Idle Fictions: The Hispanic Vanguard Novel, 1926-1934, Expanded editionby Gustavo Pérez Firmat
The "idle fictions" of the vanguard novel of the 1920s and 1930s in Spain and Spanish America represented a kind of interlude of playfulness--a vacation or parenthetical insertion--in what was perceived as the established course of the modern Hispanic novel's development. Yet, as Pérez Firmat argues, though this genre saw itself as recreative and interstitial, it deliberately precipitated "a class war not between social classes but between literary classes." Concentrating on source material not widely available, Pérez Firmat reconstructs the reception these novels received at the time of their publication, then develops a reading of them based on the intellectual context of this reception. A new preface and an appendix on vanguard biographies have been added to this paperback edition.
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The Hispanic Vanguard Novel, 1926â"1934
By Gustavo Pérez Firmat
Duke University PressCopyright © 1982 Duke University Press
All rights reserved.
The Vanguard Novel as a Discursive Category
i. A Critical Text
"La novela, con sus características actuales, es un género de ayer." ('The novel, with its present characteristics, is yesterday's genre.') Lifted from its immediate context, this observation, made by Jaime Torres Bodet in 1928, displays a puzzling inconsistency. To refer to the novel's present characteristics, while at the same time asserting its obsolescence, is to open a perplexing gap between the genre's viability and its survival, a gap made more visible by the causal force of the preposition con: one is tempted to read Torres Bodet as affirming that, precisely because of its present form, the novel is a thing of the past. One is thus confronted with a genre that is viable but has not survived; or, more simply, with a genre that is and is not viable, that has and has not survived. The problem stems from Torres Bodet's uncertainty in situating the novel temporally. Although the prepositional phrase, "con sus características actuales," lodges it in the present, with the predicate that follows, "un género de ayer," it recedes into the past. Where then does the novel belong? One cannot, it seems, have it both ways. Either the prepositional phrase, or the predicate, must be given precedence. Either the novel is "actual," or it is obsolete.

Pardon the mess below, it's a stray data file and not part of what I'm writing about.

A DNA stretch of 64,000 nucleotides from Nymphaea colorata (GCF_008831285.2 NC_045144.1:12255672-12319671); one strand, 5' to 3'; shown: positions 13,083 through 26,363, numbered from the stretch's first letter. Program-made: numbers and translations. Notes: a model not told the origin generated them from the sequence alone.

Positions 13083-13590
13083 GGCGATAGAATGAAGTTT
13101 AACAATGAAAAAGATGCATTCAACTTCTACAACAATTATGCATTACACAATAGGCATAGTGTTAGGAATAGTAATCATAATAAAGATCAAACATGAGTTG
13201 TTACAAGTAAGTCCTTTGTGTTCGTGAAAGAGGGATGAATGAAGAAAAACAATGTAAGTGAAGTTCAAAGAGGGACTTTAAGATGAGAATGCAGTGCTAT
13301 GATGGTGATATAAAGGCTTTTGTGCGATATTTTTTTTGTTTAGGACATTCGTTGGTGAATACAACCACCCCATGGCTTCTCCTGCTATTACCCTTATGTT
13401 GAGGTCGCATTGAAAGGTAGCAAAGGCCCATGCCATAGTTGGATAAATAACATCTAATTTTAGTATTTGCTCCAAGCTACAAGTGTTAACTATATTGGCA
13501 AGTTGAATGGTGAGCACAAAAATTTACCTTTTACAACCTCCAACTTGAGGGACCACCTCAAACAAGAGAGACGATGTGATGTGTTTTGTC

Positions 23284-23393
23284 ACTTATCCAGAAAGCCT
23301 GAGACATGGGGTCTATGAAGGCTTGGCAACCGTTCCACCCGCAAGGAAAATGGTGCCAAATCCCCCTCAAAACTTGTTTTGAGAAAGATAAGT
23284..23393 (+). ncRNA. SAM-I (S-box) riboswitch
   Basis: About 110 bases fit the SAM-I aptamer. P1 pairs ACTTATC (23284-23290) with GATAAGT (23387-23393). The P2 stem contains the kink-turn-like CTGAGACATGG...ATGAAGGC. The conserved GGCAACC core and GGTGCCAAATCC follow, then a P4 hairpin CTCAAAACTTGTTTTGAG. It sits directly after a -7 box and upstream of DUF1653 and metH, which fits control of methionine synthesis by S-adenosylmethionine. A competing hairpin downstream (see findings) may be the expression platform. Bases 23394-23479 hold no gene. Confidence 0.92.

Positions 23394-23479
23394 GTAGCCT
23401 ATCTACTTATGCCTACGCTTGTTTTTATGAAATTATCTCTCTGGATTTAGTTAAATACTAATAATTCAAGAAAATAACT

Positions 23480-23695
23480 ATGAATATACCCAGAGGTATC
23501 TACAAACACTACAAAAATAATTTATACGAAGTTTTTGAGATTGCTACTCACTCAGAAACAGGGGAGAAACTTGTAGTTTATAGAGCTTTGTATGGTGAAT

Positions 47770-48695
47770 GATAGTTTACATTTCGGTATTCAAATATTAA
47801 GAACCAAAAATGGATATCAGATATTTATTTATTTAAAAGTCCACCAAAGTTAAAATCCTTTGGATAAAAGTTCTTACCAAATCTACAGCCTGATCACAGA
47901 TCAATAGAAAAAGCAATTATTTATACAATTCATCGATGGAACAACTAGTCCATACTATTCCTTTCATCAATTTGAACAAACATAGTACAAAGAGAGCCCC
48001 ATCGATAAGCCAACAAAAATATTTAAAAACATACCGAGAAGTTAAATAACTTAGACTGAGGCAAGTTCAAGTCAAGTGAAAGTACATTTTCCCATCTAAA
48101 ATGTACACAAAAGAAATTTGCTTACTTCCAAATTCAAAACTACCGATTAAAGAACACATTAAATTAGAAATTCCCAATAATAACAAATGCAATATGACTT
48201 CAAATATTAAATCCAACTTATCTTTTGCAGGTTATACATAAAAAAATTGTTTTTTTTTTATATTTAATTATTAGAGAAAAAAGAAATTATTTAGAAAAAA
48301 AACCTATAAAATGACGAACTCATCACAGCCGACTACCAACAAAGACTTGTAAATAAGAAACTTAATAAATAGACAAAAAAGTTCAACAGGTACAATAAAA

One could defend the coherence of the statement by arguing that it alludes to the fact that by 1928 the nineteenth-century form of the novel had become obsolete and a new fictional genre had taken its place. Torres Bodet would merely be echoing the commonplace that, in the Modern period, the novel changed. But this explanation leads back to the original inconsistency, for the passage, even as it concedes the obsolescence of the old genre, forecloses the possibility of its replacement. Although it leaves room—implicitly—for a "género de hoy," it does not allow for its instantiation in a set of norms. The "características actuales" remain those of the outmoded form. Indeed the paradox lies here: the traditional novel is dead but its structures are still in place; the edifice has been gutted but not demolished. It is as if two opposed constitutive forces met in the quotation: one which would end the viability of the traditional novel, thus freeing the way for a successor; another which would extend it, and thus suppress or protract the emergence of a new genre. The former generates the predicate; the latter generates the prepositional phrase. Their confluence obscures Torres Bodet's meaning. Tugged in contrary directions, the sentence becomes the site of a struggle where conflicting forces vie for precedence, a reflection of Jeffrey Mehlman's recent characterization of a text—"less a monument than a battlefield."
If one pursued this line of argument, one would argue that this sentence exhibits in a particularly lucid way the stresses that constitute critical discourse about the vanguard novel. Like Torres Bodet's sentence, the criticism of this time shelters antinomies. It splits its allegiance between the old and the new fiction, refusing to relinquish either one. The interpretive task would then be to account for the conflict by identifying the warring factions and documenting its dispersive effect.